the U.S. Court of Appeals for the Sixth Circuit, based in Cincinnati, Ohio, reversed the district court and held that insurance agents serving American Family policyholders were properly classified as independent contractors under ERISA and are not eligible for pension and other employee benefits.
In many ways, this is a monumental independent contractor misclassification decision, allowing the industry, at least for the moment, to be confident that their business models had not been up-ended by the federal courts.
Most insurance companies, though, will not likely be tempted to regard this decision as a conclusive determination that insurance agents are independent contractors under all federal and state laws.
As noted above, the federal law in question, ERISA, only covers pension and employee benefits. It is not a determination that insurance agents are independent contractors under all other federal laws, including the federal wage and hour and discrimination laws. It is also not a determination that agents are independent contractors under a host of state labor and employment laws, including wage payment, unemployment, and workers’ compensation laws.
The test under ERISA is the so-called “common law” test, which is regarded as considerably more friendly to independent contractor status than the tests for IC status under the federal Fair Labor Standards Act and almost all state wage and hour and unemployment laws. Current or former agents may well bring new class actions for independent contractor misclassification under such laws. Their lawyers will undoubtedly argue that the decision in the American Family Insurance case is inapplicable under those laws with more employee-friendly tests for IC status.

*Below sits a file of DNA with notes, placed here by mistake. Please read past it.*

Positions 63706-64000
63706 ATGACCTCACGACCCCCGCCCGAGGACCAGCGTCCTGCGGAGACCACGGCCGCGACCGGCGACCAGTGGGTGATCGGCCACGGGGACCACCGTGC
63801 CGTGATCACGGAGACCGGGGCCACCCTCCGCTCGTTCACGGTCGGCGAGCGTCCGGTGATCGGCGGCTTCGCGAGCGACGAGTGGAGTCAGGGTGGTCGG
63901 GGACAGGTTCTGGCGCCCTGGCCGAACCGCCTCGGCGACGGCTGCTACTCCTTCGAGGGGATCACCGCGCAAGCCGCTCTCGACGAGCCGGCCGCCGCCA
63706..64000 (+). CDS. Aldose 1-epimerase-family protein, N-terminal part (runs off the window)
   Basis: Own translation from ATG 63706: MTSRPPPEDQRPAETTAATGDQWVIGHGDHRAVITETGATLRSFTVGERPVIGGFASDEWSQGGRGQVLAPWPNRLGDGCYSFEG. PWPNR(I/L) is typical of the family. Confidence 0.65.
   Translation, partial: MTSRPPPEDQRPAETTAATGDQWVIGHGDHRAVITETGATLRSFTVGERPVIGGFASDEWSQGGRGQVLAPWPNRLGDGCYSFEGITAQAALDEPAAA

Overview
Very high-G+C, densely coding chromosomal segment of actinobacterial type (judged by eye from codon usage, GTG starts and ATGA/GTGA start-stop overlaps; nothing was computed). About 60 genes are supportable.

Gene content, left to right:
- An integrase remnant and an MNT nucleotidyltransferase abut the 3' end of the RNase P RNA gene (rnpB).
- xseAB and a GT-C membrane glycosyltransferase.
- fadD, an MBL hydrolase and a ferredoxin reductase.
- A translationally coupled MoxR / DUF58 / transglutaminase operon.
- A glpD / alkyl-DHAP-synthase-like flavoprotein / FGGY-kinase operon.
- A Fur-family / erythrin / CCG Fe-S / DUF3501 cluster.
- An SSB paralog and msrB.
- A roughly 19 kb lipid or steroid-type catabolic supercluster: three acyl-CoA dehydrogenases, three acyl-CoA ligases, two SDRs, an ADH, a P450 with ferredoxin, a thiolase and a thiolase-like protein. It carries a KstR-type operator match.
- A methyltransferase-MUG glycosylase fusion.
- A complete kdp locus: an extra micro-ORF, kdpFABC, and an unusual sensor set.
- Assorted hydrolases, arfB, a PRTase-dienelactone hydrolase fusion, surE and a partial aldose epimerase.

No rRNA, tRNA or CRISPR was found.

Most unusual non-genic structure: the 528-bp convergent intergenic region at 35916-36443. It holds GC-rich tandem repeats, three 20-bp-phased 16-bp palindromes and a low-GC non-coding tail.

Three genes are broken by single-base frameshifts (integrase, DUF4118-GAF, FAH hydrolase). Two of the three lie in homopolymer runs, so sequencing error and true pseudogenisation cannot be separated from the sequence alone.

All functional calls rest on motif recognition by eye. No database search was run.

Some class action lawyers may also take another shot under ERISA. The Sixth Circuit’s opinion recognized that the independent contractor status of American Family agents was a close decision. It pointed out the district court had concluded that the common law factors were “almost evenly split between favoring employee status and favoring independent contractor status.”
The Sixth Circuit chose to reverse in large measure because, in its view, the district court had mistakenly regarded one of the 12 common law factors as favoring employee status instead of independent contractor status and another factor as “neutral” when it should have treated that factor as favoring independent contractor status. This suggests that a slight change in some of the key facts might influence another court to side with agents in a future “close case” brought under ERISA against a different insurance company – either in a stand-alone ERISA lawsuit or one brought, for example, alongside a claim under the federal wage and hour law for unpaid overtime or minimum wages.
In reaching its decision, the Sixth Circuit also gave great weight to the agreement between American Family and the agents, finding that it fully supported the parties’ independent contractor relationship. The appellate court concluded that the district court “apparently did not weigh this important component when reaching its conclusion” and, had it done so, “it would have further swung the balance in favor of independent-contractor status.”
Read the full story at Insurance Agents Not Misclassified As Independent Contractors; Sixth Circuit Rules in Favor of Insurance Company in ERISA Class Action Seeking Pension, Life, and Health Benefits | Locke Lord LLP – JDSupra